As far as breakout artists go, Dua Lipa is still relatively new on the scene. Two years after the debut of her self-titled debut solo album, Lipa is preparing to release her sophomore effort. And she’s giving her fans a peek at what to expect with her latest track, “Don’t Start Now.”
Much like Lipa’s previous hit “New Rules,” this disco-tinged song is all about moving on, post-breakup. But this time, rather than doling out sage advice to women in similar situations, she aims her main message at an ex who keeps trying to manipulate her.
And that message is crystal clear: Just don’t.
Many breakup songs focus on the reasons behind a breakup (or at least provide some information about the relationship to give listeners insight into what went wrong). Dua Lipa doesn’t waste time on those petty details. The minute she starts singing, it’s obvious this guy’s already in her rearview mirror: “Did a full 180, crazy/Thinking ’bout the way I was.” And this thought echoes throughout the song: “I’m all good already/So moved on, it’s scary.”
Lipa has no regrets about the end of this relationship: “Did the heartbreak change me? Maybe/But look at where I ended up.” Now, lines like those could be heard as a blasé disregard for what this person used to mean to her. But it wasn’t as if she bounced back immediately: “Though it took some time to survive you/I’m better on the other side.” She makes it very clear that he did hurt her: “Aren’t you the guy who tried to/Hurt me with the word ‘goodbye’?”
Now that Lipa has moved on, she wants him to know it: “I’m not where you left me at all.” But more than that, she warns him against coming back around just to tear her down: “If you don’t wanna see me dancing with somebody/If you wanna believe that anything could stop me/Don’t show up, don’t come out.” The balance of the chorus drives that point home: “Don’t start caring about me now/Walk away, you know how/Don’t start caring about me now.”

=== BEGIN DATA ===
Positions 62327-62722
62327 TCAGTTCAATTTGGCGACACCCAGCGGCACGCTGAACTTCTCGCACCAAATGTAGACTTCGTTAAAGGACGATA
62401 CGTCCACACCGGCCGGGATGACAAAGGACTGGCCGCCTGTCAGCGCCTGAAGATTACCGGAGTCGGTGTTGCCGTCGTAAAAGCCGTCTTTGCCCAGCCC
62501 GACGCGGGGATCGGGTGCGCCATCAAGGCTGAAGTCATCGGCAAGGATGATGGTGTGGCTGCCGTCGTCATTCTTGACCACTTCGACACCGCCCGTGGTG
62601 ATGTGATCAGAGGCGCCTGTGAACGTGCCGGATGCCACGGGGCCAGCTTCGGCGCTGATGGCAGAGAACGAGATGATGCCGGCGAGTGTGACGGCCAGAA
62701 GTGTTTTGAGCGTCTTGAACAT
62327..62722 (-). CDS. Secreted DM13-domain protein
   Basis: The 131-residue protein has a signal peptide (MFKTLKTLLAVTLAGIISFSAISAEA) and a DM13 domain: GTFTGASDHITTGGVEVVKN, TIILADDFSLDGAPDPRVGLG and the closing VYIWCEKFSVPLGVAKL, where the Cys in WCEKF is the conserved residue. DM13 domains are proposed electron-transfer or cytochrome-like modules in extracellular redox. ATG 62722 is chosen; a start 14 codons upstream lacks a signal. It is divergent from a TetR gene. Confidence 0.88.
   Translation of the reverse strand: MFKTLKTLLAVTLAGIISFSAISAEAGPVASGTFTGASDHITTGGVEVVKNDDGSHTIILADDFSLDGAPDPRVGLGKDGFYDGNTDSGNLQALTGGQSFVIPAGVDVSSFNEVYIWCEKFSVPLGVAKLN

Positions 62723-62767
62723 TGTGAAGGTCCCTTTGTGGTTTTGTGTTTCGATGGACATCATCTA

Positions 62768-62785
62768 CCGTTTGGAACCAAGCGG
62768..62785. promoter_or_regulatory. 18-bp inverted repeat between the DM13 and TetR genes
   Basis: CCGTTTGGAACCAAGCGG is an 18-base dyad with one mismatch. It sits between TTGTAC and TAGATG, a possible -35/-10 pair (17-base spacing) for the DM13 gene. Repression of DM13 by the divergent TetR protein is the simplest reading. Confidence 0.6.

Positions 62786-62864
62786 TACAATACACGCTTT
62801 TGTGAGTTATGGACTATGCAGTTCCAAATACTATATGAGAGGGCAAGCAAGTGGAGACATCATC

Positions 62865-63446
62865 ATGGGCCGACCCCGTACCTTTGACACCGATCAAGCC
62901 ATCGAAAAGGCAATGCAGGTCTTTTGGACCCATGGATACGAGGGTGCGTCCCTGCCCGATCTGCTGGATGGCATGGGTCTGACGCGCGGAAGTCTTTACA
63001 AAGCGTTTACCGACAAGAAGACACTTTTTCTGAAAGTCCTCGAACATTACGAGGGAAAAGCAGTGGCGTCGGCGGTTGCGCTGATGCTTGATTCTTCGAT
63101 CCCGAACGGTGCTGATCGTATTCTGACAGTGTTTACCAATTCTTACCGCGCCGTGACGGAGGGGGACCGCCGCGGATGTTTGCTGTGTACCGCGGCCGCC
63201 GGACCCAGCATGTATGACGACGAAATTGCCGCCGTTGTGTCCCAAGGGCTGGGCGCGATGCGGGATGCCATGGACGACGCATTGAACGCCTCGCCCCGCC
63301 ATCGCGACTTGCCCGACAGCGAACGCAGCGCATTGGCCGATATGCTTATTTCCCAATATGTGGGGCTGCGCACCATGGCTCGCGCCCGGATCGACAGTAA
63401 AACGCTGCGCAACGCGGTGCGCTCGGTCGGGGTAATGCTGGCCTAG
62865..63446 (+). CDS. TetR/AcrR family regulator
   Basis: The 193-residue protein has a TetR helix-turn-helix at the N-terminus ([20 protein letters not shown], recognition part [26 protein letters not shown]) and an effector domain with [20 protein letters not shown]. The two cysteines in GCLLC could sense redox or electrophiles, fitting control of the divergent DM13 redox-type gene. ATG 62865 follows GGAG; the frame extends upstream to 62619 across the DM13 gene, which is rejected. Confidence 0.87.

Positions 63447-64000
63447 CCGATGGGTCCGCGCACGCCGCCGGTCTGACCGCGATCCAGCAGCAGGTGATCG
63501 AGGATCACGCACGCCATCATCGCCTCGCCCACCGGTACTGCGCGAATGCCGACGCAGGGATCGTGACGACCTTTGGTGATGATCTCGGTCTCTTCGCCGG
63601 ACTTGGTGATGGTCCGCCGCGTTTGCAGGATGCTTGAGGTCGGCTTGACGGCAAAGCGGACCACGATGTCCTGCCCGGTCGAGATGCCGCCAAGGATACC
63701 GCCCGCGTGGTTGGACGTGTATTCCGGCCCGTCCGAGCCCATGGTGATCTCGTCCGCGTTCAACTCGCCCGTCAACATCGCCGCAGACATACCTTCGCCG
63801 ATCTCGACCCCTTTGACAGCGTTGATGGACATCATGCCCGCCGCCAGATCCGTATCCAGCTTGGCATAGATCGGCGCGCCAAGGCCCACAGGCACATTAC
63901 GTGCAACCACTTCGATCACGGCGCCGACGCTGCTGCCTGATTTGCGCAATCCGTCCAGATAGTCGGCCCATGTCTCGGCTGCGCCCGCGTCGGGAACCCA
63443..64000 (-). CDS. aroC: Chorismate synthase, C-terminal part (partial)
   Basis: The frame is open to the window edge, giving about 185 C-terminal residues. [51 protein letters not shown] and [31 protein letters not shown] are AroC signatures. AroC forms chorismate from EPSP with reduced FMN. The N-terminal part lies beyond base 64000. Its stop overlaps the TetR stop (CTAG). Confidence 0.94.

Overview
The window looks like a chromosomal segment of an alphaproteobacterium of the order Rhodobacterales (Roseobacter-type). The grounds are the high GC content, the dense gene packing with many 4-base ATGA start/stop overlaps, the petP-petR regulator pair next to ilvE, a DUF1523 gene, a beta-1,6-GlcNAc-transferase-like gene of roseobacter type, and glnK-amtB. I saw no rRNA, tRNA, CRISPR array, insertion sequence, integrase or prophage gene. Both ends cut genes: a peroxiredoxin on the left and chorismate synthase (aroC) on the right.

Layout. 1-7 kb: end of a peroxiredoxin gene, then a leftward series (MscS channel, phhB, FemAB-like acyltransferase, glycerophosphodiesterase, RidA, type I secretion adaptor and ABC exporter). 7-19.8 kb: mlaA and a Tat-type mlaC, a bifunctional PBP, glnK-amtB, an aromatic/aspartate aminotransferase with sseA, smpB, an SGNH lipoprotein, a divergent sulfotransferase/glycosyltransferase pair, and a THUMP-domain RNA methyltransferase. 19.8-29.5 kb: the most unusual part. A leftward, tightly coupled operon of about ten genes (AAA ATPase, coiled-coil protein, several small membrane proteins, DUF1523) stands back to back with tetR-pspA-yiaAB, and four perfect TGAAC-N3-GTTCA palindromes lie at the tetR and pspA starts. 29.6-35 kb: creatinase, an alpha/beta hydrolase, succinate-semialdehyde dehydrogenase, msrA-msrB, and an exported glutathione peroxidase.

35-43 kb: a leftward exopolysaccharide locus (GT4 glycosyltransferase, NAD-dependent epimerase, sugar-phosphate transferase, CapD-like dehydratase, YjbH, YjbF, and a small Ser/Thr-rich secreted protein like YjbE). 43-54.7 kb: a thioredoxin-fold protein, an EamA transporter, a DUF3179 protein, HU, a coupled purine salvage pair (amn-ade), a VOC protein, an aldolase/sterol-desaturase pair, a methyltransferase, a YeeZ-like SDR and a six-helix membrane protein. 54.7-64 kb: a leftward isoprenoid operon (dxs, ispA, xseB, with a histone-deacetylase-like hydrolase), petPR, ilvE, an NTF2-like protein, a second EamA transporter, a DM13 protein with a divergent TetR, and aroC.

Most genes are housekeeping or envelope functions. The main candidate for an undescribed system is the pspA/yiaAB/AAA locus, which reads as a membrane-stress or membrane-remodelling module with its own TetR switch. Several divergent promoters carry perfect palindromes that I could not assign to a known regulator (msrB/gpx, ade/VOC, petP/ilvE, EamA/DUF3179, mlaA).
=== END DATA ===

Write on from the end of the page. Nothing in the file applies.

In the accompanying music video, Lipa (wearing baggy jeans and a neon-colored, bra-like top) is stalked by her ex through a series of nightclubs. She rolls her eyes at him, has her friend tell him off, attempts to change venues and even hides in a bathroom until she is forced to (quite literally) kick him to the curb.
But even as Lipa repeatedly chants how much better off she is now, she keeps making some potentially unwise choices. She and her friends down champagne while dancing together at a masquerade ball, for instance. And in a dimly lit club, she dances sensually with a new guy (her arms around his neck), while people all around touch her body as they bounce to the beat.
Many have praised Lipa for penning another breakup anthem that female fans everywhere can relate to as they move on, especially if they’re walking away from emotionally abusive relationships like the one we see here. In that sense, “Don’t Start Now” includes some positive messages for listeners.
Still, when empowerment also means walking back into the club environment where she may well have connected with her previous beau, I can’t help but wonder whether she’s really taking her own lessons to heart.
Emily studied film and writing when she was in college. And when she isn’t being way too competitive while playing board games, she enjoys food, sleep, and geeking out with her husband indulging in their “nerdoms,” which is the collective fan cultures of everything they love, such as Star Wars, Star Trek, Stargate and Lord of the Rings.